Abstract: The author was led to the study given in this paper from a consideration of large scale computing machines in which a large number of operations must be performed without a single error in the end result. This problem of “doing things right” on a large scale is not essentially new; in a telephone central office, for example, a very large number of operations are performed while the errors leading to wrong numbers are kept well under control, though they have not been completely eliminated. This has been achieved, in part, through the use of self-checking circuits. The occasional failure that escapes routine checking is still detected by the customer and will, if it persists, result in customer complaint, while if it is transient it will produce only occasional wrong numbers. At the same time the rest of the central office functions satisfactorily. In a digital computer, on the other hand, a single failure usually means the complete failure, in the sense that if it is detected no more computing can be done until the failure is located and corrected, while if it escapes detection then it invalidates all subsequent operations of the machine. Put in other words, in a telephone central office there are a number of parallel paths which are more or less independent of each other; in a digital machine there is usually a single long path which passes through the same piece of equipment many, many times before the answer is obtained.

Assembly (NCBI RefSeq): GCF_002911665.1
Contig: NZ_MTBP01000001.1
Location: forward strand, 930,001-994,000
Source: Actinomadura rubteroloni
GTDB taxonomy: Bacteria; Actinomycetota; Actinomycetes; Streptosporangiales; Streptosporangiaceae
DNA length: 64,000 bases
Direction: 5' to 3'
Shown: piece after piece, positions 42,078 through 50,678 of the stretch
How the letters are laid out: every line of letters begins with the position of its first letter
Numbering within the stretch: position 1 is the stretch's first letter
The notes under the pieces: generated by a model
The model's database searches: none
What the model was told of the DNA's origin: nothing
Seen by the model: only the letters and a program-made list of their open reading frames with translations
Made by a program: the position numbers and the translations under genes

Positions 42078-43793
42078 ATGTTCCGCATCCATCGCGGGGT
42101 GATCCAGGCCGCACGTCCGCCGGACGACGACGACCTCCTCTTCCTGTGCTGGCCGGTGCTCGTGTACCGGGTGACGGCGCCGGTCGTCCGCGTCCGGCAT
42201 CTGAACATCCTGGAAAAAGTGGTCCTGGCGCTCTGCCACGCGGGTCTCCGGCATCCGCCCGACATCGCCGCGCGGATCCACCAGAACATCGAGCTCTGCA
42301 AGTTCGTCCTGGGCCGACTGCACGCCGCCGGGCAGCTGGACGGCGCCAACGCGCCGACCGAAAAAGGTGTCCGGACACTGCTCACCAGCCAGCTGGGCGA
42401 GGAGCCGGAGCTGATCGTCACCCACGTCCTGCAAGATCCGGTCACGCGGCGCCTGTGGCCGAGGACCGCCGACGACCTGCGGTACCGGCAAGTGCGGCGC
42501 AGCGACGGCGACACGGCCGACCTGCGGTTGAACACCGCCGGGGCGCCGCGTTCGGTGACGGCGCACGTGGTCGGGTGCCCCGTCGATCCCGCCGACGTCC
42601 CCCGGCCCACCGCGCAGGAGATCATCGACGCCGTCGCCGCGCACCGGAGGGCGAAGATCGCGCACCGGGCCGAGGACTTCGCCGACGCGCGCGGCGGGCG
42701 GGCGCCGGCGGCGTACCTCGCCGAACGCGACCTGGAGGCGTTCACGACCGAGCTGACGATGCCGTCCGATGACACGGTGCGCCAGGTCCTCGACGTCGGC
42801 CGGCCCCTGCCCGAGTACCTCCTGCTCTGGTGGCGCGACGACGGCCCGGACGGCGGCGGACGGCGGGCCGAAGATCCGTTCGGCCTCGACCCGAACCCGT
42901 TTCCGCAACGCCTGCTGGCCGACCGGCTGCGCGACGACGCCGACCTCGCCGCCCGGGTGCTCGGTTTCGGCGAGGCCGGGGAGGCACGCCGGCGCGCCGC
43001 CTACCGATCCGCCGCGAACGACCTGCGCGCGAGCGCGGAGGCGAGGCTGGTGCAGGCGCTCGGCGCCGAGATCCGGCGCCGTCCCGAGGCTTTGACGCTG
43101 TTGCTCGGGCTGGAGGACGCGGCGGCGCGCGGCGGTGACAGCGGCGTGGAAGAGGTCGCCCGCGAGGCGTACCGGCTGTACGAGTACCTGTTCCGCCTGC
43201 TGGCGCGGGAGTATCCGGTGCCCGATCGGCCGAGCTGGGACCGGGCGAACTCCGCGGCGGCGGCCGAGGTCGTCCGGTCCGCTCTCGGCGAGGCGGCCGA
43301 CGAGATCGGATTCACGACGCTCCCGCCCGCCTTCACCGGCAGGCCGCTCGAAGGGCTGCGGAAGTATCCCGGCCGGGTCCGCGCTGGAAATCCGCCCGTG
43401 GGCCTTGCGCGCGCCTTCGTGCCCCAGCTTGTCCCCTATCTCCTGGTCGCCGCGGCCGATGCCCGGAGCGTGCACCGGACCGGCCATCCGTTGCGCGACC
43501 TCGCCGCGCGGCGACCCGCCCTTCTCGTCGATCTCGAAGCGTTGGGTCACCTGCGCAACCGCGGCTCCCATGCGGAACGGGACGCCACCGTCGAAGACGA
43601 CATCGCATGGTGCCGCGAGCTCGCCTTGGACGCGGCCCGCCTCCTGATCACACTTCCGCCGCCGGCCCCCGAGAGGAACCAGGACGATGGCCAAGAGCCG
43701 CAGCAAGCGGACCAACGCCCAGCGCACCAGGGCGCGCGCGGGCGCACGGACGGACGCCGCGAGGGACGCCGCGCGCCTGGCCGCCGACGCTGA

5,408 citations

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01 Jan 1993TL;DR: The principles of the algorithms available for performing arithmetic operations in digital computers, described independently of specific implementation technology and within the same framework, are explained.

Abstract: This text explains the fundamental principles of algorithms available for performing arithmetic operations on digital computers. These include basic arithmetic operations like addition, subtraction, multiplication, and division in fixed-point and floating-point number systems as well as more complex operations such as square root extraction and evaluation of exponential, logarithmic, and trigonometric functions. The algorithms described are independent of the particular technology employed for their implementation.

1,174 citations

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TL;DR: A systematic procedure is presented for writing a Boolean function as a minimum sum of products and specific attention is given to terms which can be included in the function solely for the designer's convenience.

Abstract: A systematic procedure is presented for writing a Boolean function as a minimum sum of products This procedure is a simplification and extension of the method presented by W V Quine Specific attention is given to terms which can be included in the function solely for the designer's convenience

1,103 citations

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TL;DR: The Problem of Simplifying Truth Functions is concerned with the problem of reducing the number of operations on a graph to a simple number.

Abstract: (1952). The Problem of Simplifying Truth Functions. The American Mathematical Monthly: Vol. 59, No. 8, pp. 521-531.

885 citations